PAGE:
Tag Archives: circadian

Circadian Misalignment and Your Smartphone


You take your portable electronics everywhere, all the time. You watch TV with or on your smartphone. You eat with a fork in one hand and your smartphone in the other. In fact, you probably wish you had two pairs of arms so you could eat, drink and use your smartphone and laptop at the same time. You use your smartphone in your car — hopefully or sensibly not while driving. You read texts on your smartphone while in the restroom. You use it at the movie theater, at the theater (much to the dismay of stage actors). It’s with you at the restaurant, on the bus or metro, in the aircraft, in the bath (despite chances of getting electrically shocked). You check your smartphone first thing in the morning and last thing before going to sleep. And, if your home or work-life demands you will check it periodically throughout the night.

Let’s leave aside for now the growing body of anecdotal and formal evidence that smartphones are damaging your physical wellbeing. This includes finger, hand and wrist problems (from texting); and neck and posture problems (from constantly bending over your small screen). Now there is evidence that constant use, especially at night, is damaging your mental wellbeing and increasing the likelihood of additional, chronic physical ailments. It appears that the light from our constant electronic companions is not healthy, particularly as it disrupts our regular rhythm of sleep.

From Wired:

For More than 3 billion years, life on Earth was governed by the cyclical light of sun, moon and stars. Then along came electric light, turning night into day at the flick of a switch. Our bodies and brains may not have been ready.

A fast-growing body of research has linked artificial light exposure to disruptions in circadian rhythms, the light-triggered releases of hormones that regulate bodily function. Circadian disruption has in turn been linked to a host of health problems, from cancer to diabetes, obesity and depression. “Everything changed with electricity. Now we can have bright light in the middle of night. And that changes our circadian physiology almost immediately,” says Richard Stevens, a cancer epidemiologist at the University of Connecticut. “What we don’t know, and what so many people are interested in, are the effects of having that light chronically.”

Stevens, one of the field’s most prominent researchers, reviews the literature on light exposure and human health the latest Philosophical Transactions of the Royal Society B. The new article comes nearly two decades after Stevens first sounded the alarm about light exposure possibly causing harm; writing in 1996, he said the evidence was “sparse but provocative.” Since then, nighttime light has become even more ubiquitous: an estimated 95 percent of Americans regularly use screens shortly before going to sleep, and incandescent bulbs have been mostly replaced by LED and compact fluorescent lights that emit light in potentially more problematic wavelengths. Meanwhile, the scientific evidence is still provocative, but no longer sparse.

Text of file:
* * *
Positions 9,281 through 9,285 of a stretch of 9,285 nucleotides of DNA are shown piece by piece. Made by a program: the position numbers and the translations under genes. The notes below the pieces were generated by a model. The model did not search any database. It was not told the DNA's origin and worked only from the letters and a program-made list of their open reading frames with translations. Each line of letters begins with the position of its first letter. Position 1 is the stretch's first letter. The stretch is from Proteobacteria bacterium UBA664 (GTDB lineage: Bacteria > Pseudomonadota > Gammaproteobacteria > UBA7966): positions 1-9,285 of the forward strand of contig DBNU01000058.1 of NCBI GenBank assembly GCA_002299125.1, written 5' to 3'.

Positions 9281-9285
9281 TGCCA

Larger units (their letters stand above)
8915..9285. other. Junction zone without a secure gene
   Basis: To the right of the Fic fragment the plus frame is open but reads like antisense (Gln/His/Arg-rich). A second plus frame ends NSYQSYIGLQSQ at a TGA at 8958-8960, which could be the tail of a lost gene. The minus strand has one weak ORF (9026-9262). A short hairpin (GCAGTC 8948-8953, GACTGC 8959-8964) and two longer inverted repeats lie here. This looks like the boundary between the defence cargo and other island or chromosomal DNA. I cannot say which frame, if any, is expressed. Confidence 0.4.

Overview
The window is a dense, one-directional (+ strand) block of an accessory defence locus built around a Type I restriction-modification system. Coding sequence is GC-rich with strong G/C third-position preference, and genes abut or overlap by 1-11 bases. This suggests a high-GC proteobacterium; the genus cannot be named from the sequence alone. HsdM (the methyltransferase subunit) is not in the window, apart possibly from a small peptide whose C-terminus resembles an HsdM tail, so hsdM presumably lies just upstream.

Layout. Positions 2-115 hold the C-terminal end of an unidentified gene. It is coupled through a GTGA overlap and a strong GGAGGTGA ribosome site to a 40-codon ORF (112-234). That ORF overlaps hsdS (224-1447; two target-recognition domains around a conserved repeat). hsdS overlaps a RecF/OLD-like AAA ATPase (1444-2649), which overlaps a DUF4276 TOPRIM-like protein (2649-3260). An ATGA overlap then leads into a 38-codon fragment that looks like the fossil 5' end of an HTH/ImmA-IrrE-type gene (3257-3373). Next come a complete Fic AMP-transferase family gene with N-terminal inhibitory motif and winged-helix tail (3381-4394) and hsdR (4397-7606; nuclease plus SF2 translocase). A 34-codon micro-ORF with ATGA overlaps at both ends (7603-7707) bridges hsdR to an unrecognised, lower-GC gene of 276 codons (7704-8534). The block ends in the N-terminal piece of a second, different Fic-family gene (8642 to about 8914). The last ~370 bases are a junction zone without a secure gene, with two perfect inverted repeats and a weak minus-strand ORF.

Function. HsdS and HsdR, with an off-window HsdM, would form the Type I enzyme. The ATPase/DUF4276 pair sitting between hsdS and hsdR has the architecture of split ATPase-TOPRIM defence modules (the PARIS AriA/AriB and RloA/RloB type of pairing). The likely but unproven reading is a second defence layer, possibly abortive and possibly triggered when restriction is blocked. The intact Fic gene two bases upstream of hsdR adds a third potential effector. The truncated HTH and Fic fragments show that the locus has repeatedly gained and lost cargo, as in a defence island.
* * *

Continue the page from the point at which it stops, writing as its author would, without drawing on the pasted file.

As Stevens says in the new article, researchers now know that increased nighttime light exposure tracks with increased rates of breast cancer, obesity and depression. Correlation isn’t causation, of course, and it’s easy to imagine all the ways researchers might mistake those findings. The easy availability of electric lighting almost certainly tracks with various disease-causing factors: bad diets, sedentary lifestyles, exposure to they array of chemicals that come along with modernity. Oil refineries and aluminum smelters, to be hyperbolic, also blaze with light at night.

Yet biology at least supports some of the correlations. The circadian system synchronizes physiological function—from digestion to body temperature, cell repair and immune system activity—with a 24-hour cycle of light and dark. Even photosynthetic bacteria thought to resemble Earth’s earliest life forms have circadian rhythms. Despite its ubiquity, though, scientists discovered only in the last decade what triggers circadian activity in mammals: specialized cells in the retina, the light-sensing part of the eye, rather than conveying visual detail from eye to brain, simply signal the presence or absence of light. Activity in these cells sets off a reaction that calibrates clocks in every cell and tissue in a body. Now, these cells are especially sensitive to blue wavelengths—like those in a daytime sky.